Birva Patel—perhaps better known as Rhea Sen, the young woman who posed as a new student throughout orientation week and the first week of classes—was arrested at least twice in the last week, after it became clear that she had falsely claimed to be a Columbia student for at least nine months.
Patel, 26, was arrested on the Morningside Heights campus for criminal trespass on Thursday and Saturday, according to court documents, and again on Monday night, according to witnesses. Despite reports from students that they encountered her on campus throughout last winter, spring, and summer, she went unnoticed by university authorities until the end of August, when International Student Orientation Program leaders reported her to their supervisor for suspicious behavior.
But on Monday—one day after Spectator reported her first arrest—students told Spectator that they had seen her on campus as early as December 2011, going by her real name and claiming to be a junior studying engineering.
Patel was arraigned on Sunday before being released on her own recognizance. The judge, Abraham Clott, issued a temporary order of protection, according to court documents, although it was unclear to whom it was issued. A police spokesperson was not able to confirm as of press time that Patel had been arrested again on Monday.
Six students said they met Patel earlier within the last year and were immediately put off by her unusual behavior.
“She just had this weird vibe,” said Anna Prouty, BC ’14, who met Patel at UNI Café in April. “I love awkward people—I’m kind of awkward—but it wasn’t like that. It was, ‘Hi, can I hang out with you?’”
Students who interacted with Patel gave similar characterizations of her behavior: She approached them and all but demanded to be friends, and she repeatedly lied about what she was studying and what school she was in. Three of those students received rambling, sometimes profanity-laced Facebook messages from her. Others saw her on the subway, often waiting on the platform as trains came and went.
One student, who requested anonymity because Patel knew his contact information, said he met Patel in December at the Toni Stabile Student Center in Pulitzer Hall, when they were both pulling all-nighters. Public Safety officers would check for Columbia ID cards nightly and the student said Patel had one, though when she stepped out to grab some food at UNI Café, she told him her card was demagnetized and asked if he would reopen the door for her.
Another student, who requested anonymity because Patel has her phone number, said she met Patel in March, also at UNI Café. Noticing Patel’s strong Indian accent and wanting to help the seemingly lonely woman make friends, the student—a member of the Hindu Students Organization—invited her to Chamak, a Pakistani event that would take place that evening. Patel and the student exchanged phone numbers, and Patel promised to come to Chamak, before backing out.
Patel also promised to go to Tamasha, a South Asian cultural showcase, and texted the student that she was in Roone Arledge Auditorium during the event. But she later texted that she had lied and “had to go out.” The student grew frustrated that Patel never seemed to follow through despite saying that she wanted to meet more people.
Janelle Bracken, Business ’13, met Patel in February in the lobby of Uris Hall. Patel told Bracken that she was an undergraduate student but had attended Business School happy hours on Thursdays. Bracken, relaying the encounter to her Business friends, learned that they had also seen her at happy hours and had been asked by her to log her into Uris computers. Patel Facebook-friended Bracken and asked if she wanted to go clubbing, and when Bracken declined, Patel vehemently denied attending the happy hours and cursed Bracken out.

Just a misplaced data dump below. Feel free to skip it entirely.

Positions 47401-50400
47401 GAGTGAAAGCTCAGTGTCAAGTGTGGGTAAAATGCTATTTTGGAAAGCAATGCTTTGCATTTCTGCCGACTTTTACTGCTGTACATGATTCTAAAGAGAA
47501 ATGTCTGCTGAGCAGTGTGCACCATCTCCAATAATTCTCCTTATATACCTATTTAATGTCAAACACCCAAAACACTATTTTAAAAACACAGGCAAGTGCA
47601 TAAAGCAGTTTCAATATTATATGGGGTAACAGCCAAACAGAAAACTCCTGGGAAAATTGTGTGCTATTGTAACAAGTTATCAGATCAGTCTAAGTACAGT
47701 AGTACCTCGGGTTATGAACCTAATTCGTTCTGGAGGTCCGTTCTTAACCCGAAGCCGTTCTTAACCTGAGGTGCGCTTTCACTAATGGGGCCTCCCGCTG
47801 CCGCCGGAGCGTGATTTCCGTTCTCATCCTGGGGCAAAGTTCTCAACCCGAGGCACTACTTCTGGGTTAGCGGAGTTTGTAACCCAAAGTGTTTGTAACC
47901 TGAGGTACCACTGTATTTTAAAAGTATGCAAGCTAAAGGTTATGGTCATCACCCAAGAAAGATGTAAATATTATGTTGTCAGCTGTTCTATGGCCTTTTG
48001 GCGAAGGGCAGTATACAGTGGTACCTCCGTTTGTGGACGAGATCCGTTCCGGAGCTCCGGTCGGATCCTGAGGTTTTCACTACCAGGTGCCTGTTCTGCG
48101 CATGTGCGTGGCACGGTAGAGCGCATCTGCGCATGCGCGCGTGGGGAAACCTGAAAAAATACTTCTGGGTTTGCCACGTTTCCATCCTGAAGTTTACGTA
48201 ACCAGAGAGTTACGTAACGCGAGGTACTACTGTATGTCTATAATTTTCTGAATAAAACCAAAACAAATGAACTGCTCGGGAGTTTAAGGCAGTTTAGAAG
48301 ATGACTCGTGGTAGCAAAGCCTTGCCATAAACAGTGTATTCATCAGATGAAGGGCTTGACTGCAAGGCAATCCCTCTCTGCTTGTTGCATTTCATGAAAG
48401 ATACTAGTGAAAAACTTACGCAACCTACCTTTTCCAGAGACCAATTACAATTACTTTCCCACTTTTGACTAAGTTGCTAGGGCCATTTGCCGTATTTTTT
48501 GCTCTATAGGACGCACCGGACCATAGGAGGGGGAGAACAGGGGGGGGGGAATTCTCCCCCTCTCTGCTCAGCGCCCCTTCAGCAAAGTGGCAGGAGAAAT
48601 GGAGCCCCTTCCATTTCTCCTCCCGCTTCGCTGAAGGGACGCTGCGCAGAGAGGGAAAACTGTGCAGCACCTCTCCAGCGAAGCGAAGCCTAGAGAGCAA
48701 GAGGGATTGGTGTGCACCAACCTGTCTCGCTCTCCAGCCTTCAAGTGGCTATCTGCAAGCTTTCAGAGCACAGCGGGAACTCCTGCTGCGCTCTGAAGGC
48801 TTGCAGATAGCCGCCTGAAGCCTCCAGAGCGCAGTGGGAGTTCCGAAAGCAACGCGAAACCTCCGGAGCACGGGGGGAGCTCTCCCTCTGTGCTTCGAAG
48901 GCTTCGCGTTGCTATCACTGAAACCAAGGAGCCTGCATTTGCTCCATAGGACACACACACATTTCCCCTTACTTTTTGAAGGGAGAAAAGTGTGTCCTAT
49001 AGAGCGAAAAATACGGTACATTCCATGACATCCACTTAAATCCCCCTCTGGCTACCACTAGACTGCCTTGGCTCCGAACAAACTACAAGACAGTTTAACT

Students who interacted with Patel said that while she seemed to know enough details about Columbia to make it plausible that she was a student, she sometimes blanked on basic facts.
“I said I went to Barnard, and she went, ‘What’s that?’” Prouty said.
Patel told the student in the Hindu Students Organization that she was a junior in Columbia College studying biomedical engineering—a major offered only at the School of Engineering and Applied Science. When Tanay Doctor, SEAS ’15, asked Patel if she liked working with Andrew Laine, the chair of the department, “she seemed to have no idea who he was,” Doctor said in an email.
Students who met her had different reactions to Patel’s lies. Some felt threatened, while others wrote them off as the behavior of an awkward student.
The HSO student grew suspicious of Patel when she gave her email address as firstname.lastname@example.org, considering Patel had said she went to CC. The student became even more suspicious when an email she sent to that address bounced.
“I felt unsafe. I felt like she was psychotic,” the student said.
Rachel Meirs, CC ’14, met Patel in May on South Lawn and was immediately “weirded out” by the many questions Patel asked her. Meirs grew even more suspicious when she saw Patel riding the subways alone late at night. After seeing Patel sleeping against a pole on the 42nd Street subway platform, Meirs began to write down every time she saw Patel, which eventually amounted to seven times.
“After I saw her at 42nd Street, I thought, this is actually really strange behavior,” Meirs said. “What I thought was that maybe she was just an insomniac, maybe she had nothing better to do at night. She always looked really tired whenever you would see her.”
“She just seemed weird,” Prouty said. “She didn’t seem dangerous.”
Correction: An earlier version of this story said that Birva Patel had asked Janelle Bracken, Business ’13, to log her into computers in Uris Hall. In fact, Bracken had heard from other Business students that Patel had asked them to log her in. Spectator regrets the error.